Ford Focus (14-): Material World

  • We're impressed with the quality of the cabin on our Focus
  • Materials feel hard-wearing but there are softer parts too
  • Could Ford go even more premium with its trim levels?

As one of the top-selling cars in the UK, the Focus is very much a pile-‘em-high product. There are often deals and discounts offering better-still value for money, but does that mean you have to scrimp when it comes to quality?

I’m happy to report that it doesn’t. Our Focus long-term test car is in a high specification, but the basic materials employed in the cabin are great too. It’s a mixture of hard-wearing plastics and softer-touch surfaces in all the right places, which mean the cabin’s finishing should stand the test of time while remaining a pleasant place to be for many thousands of miles.

Of particular note was the contrast you can see here on the door card, which blends the two types of finish stylishly and seamlessly.

It’s a similar case with the main components of the car too – the doors and bootlid feel solid, terminating with a pleasing ‘clunk’ when closed.

There’s a sense that all the weighting in the car has been very carefully thought out. All the controls feel perfectly resolved; the switches click pleasingly, the steering feels solid but accurate, the pedals offer just the right level of feedback.

Considering common knowledge sits the Focus way behind the real premium entrants in the family hatchback market – the Audi A3 and BMW 1 Series – we’re pleasantly surprised in this sense. Sure, those more expensive German cars are allowed to make use of some shinier, higher-priced materials, but the basic make-up of the Focus doesn’t feel like it’s lacking anything either.

One area I wouldn’t mind a little up-lift in is the stereo, though. In fact, it isn’t the actual SYNC2 multimedia package, but the speakers – I’d like just a little better sound quality and punch from them. This is on offer from Ford through the Premium SYNC2 system, which costs an extra £400 but features a set of 10 Sony speakers and even includes a sub-woofer. You do lose a little boot room on one side of the enclosure where the sub sits, but I don’t think I’d have missed the space.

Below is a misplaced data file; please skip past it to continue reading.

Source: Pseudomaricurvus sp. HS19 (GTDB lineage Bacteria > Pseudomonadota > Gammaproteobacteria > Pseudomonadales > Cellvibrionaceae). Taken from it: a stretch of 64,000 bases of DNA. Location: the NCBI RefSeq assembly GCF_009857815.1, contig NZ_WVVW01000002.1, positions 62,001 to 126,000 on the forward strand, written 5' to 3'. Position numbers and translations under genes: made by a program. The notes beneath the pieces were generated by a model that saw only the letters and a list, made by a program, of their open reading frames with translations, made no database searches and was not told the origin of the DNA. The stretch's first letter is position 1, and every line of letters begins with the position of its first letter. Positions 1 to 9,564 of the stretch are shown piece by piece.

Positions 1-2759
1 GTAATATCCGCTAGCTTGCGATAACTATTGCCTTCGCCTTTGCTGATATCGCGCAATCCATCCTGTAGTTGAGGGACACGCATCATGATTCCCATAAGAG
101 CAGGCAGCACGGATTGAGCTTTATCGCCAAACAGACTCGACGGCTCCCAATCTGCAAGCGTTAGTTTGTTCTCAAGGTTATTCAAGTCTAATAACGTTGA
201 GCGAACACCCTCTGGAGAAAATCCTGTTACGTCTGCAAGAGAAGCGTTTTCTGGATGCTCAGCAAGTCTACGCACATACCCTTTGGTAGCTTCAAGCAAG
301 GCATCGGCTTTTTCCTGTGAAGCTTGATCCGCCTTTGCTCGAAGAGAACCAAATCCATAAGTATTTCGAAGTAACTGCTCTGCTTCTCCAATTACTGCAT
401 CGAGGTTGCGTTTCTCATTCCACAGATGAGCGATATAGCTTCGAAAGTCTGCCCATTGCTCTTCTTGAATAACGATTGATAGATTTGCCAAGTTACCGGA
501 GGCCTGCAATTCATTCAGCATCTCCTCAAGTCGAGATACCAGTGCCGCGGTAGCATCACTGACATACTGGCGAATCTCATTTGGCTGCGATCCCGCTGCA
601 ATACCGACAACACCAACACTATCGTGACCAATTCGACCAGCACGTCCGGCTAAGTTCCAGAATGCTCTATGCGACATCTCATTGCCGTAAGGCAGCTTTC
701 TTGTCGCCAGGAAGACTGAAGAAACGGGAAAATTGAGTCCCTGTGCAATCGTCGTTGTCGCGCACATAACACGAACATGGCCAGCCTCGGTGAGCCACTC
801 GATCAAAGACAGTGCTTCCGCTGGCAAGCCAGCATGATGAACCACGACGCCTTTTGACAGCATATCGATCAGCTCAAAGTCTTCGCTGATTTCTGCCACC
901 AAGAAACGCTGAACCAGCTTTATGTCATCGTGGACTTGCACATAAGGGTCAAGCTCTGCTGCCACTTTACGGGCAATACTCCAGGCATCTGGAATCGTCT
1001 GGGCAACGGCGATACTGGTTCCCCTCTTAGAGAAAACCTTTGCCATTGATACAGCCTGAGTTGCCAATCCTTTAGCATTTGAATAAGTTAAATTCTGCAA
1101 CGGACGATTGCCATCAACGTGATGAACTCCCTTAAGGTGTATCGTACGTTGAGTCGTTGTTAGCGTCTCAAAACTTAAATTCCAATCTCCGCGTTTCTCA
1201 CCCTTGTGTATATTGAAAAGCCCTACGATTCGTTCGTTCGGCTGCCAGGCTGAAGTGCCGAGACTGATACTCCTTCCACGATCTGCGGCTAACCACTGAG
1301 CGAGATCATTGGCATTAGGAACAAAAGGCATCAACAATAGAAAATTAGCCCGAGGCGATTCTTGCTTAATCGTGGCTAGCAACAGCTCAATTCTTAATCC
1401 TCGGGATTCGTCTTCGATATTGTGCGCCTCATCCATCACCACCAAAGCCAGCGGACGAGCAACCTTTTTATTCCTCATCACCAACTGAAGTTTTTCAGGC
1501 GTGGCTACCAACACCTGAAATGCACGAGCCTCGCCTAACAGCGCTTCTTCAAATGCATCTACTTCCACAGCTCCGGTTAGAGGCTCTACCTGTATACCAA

It’ll be interesting to see whether Ford extends its new Vignale range to the Focus. We’ve driven the Mondeo version – complete with the same sort of leather Bentley uses along with far more kit – and came away impressed at what’s possible when Ford tries to do luxury. Whether there are enough buyers of super-plush Focuses to warranty the project or not is another question, though.

As a final note, I was impressed with the performance of the variable cup-holder. That might sound like an odd thing to say, but it's very useful: simply adjust the retaining bars forwards or backwards to trap in the vessel you'd like to keep sercure. And it's not just for cups - I very often used it to secure my smartphone in place too, slotting down in front of the forward-most bar. 

Fuel economy: 48.8mpg

Mileage: 7,133